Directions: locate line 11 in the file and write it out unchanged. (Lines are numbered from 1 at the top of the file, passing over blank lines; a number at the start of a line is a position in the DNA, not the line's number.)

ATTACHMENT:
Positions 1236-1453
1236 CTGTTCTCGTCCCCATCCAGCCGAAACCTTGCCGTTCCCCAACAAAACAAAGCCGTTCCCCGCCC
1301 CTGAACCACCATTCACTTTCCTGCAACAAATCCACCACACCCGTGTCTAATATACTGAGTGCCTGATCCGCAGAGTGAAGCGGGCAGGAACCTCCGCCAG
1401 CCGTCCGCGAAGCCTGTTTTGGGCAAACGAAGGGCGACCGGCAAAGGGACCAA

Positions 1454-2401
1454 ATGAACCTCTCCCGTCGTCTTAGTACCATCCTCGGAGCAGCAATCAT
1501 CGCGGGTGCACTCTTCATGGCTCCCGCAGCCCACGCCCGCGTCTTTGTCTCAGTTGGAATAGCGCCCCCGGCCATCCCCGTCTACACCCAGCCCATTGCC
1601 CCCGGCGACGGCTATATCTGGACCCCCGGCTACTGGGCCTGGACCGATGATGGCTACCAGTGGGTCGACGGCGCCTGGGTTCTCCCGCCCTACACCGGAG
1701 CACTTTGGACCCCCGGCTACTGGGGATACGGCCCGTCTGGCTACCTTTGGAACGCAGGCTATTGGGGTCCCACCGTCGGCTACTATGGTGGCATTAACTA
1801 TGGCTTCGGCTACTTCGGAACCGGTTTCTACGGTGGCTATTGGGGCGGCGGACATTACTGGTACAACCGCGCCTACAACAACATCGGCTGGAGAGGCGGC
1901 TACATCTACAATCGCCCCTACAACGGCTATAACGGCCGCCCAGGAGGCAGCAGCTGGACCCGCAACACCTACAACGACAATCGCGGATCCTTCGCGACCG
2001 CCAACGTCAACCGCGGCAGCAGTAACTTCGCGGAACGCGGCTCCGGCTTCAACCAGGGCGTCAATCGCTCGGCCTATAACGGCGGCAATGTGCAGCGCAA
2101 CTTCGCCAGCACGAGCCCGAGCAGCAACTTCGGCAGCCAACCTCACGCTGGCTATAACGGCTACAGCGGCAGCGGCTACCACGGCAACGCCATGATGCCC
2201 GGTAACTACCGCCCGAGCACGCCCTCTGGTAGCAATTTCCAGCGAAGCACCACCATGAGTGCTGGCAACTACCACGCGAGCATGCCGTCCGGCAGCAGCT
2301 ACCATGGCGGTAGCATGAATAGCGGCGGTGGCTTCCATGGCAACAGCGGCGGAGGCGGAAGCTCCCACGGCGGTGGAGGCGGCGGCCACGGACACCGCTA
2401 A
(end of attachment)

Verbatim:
1901 TACATCTACAATCGCCCCTACAACGGCTATAACGGCCGCCCAGGAGGCAGCAGCTGGACCCGCAACACCTACAACGACAATCGCGGATCCTTCGCGACCG